Dear Dr. Oakes, while Googling the use of maritime drogues (a storm drogue is “a device external to a boat, attached to the stern and used to slow the boat down in a storm and to keep the hull perpendicular to the waves”), I found a link to a page at your site entitled “What do you think about G. Edward Griffin’s theories about where Noah’s ark is located?”   In your response to the person’s question, you say “We know that iron was not smelted until after 2000 BC.”     While I am not familiar with G. Edward Griffin, I do want to urge you to take time to reconsider some interesting discussions in biblical archeology that I now will briefly touch on.    Please bear with me in this discussion, as I lay things out in reverse chronological order.  Recently, a new documentary has been released, which is not yet available on dvd, entitled “Patterns of Evidence: The Exodus.”  (I will include some promotional excerpts about the film at the end of this email.)  I understand that this new documentary about the Israelite exodus from Egypt draws largely on the work of Professor Lennart Moller of the Karolinska Institute in Stockholm (one of Europe’s most prestigious medical universities).    The works of Dr. Moller that are being drawn from include his book The Exodus Case, and his DVD video entitled “The Exodus Revealed – Search for the Red Sea Crossing” (Questar, Discovery Media, 2002).   Moller, in turn, bases his Exodus research on the work of the late amateur archeologist Ron Wyatt.    As you probably know, Wyatt has been dismissed by many as a fraud; but please consider these quotes from the entry about Wyatt found at, especially as relating to Lennart Moller:     “The Exodus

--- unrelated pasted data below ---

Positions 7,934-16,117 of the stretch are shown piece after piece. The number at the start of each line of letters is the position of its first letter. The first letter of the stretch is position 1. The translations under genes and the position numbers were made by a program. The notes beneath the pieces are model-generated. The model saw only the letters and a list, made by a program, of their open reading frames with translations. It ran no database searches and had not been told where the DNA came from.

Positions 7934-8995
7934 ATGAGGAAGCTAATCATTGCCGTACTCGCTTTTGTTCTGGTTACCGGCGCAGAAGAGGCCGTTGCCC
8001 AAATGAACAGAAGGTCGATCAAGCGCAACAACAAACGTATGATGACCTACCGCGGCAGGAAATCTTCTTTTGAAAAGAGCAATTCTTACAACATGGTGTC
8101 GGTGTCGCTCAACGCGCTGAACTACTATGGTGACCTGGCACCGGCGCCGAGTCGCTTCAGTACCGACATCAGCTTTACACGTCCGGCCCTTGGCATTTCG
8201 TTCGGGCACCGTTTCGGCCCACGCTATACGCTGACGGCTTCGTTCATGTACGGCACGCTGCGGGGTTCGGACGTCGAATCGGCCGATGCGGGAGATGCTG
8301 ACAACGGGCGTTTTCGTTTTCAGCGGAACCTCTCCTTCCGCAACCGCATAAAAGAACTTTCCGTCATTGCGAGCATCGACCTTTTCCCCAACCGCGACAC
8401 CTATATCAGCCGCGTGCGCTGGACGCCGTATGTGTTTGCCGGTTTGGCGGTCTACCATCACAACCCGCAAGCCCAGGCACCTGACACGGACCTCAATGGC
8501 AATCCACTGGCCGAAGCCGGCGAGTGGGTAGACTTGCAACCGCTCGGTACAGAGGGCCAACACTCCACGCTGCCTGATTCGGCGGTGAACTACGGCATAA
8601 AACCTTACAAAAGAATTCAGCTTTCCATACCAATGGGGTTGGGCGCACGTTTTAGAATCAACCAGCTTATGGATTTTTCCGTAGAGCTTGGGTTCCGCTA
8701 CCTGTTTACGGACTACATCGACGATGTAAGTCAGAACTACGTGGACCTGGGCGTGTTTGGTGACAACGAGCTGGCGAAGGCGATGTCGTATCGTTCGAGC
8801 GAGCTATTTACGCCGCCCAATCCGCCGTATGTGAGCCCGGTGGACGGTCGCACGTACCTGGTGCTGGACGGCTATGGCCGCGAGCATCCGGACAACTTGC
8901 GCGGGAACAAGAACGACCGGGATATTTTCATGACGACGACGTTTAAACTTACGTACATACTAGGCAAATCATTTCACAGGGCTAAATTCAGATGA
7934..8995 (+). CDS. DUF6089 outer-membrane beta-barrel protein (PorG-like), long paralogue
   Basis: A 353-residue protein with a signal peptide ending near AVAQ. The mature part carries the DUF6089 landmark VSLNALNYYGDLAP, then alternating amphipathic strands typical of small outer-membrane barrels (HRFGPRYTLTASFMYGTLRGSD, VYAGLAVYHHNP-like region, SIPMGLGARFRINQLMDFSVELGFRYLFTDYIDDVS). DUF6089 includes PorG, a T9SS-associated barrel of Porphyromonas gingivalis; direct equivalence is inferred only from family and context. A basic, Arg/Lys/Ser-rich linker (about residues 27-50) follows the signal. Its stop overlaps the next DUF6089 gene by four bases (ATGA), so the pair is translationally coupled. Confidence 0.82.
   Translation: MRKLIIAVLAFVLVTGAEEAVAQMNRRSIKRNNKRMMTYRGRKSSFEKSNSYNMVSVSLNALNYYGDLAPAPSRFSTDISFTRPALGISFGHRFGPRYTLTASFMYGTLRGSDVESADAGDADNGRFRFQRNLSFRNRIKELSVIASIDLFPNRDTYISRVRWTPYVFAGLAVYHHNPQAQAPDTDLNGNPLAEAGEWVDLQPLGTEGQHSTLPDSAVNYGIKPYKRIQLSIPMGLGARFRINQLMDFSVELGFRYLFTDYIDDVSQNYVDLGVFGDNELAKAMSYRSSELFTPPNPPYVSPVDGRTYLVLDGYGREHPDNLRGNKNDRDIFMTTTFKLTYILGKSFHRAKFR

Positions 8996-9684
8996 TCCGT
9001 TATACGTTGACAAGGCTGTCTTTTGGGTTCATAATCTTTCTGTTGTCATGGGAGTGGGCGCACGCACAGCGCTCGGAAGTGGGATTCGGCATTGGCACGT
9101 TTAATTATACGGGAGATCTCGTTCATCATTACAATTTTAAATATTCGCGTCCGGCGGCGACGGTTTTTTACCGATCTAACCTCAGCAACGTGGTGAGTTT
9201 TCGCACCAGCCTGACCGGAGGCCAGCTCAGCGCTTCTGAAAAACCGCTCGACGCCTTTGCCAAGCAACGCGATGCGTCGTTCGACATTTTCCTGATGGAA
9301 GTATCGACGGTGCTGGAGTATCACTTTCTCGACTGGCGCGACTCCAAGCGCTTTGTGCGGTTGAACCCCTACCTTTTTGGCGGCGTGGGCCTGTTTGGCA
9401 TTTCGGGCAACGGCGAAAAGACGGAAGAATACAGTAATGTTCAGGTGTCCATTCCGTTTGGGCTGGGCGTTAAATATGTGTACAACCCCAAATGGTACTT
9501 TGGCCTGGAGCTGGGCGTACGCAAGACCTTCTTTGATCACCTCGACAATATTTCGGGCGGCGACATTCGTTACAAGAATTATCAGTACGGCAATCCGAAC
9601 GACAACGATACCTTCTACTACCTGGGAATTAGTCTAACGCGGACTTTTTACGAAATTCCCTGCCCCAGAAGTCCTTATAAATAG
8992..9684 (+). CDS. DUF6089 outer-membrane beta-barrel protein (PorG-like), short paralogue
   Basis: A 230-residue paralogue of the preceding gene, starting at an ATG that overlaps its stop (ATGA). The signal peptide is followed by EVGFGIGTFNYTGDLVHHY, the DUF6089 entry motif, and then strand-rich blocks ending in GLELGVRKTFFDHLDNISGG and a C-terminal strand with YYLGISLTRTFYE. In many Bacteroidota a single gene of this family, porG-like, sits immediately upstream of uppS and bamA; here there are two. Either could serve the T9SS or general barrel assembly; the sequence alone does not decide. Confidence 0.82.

Wyatt claimed to have discovered a series of sites along the route of the Israelite’s journey out of Egypt to Mt. Sinai, including the Red Sea Crossing, The Rock of Rephidim, Mt. Sinai, and the Golden Calf Altar.  A pillar (one of a pair) left by Solomon to mark the site of the Red Sea crossing. Found by Wyatt in 1978.  (jpg photo)   Of all of Wyatt’s claimed discoveries, those relating to the Exodus route have the most substantial evidence. In 2003 the Swedish molecular biologist,Lennart Moller, published the book, The Exodus Case, examining several of Wyatt’s claims, mainly on the Exodus route. The book includes photographs of bones of men and horses recovered from the waters of the Gulf of Aqaba near Nuweiba, Egypt. The book also includes photos of several objects on the seafloor claimed to be chariot wheels, one of which appears to be plated in gold.

Later, Lennart Moller put out a DVD with Questar about his finds.

The strongest piece of evidence for Wyatt’s Exodus claims, however, is the altar he found at the base of Jebel el Lawz (Jebel Musa) in Saudi Arabia, a short distance from the alleged crossing site. The altar is a megalithic construction of several boulders ten tonnes or larger and is covered with petroglyphs and hieroglyphs depicting the worship of the Egyptian apis cult – the cult of the bull.Moller agreed with Wyatt’s conclusion that this was the site of the Golden Calf apostasy initiated by the Israelites while Moses was up on the mountain receiving the ten commandments. The Saudi Arabian government has protected this site with a fence and armed guard, visible in the photographs in Moller’s book, as well as in satellite photos publicly available on Google Earth.

Sodom and Gomorrah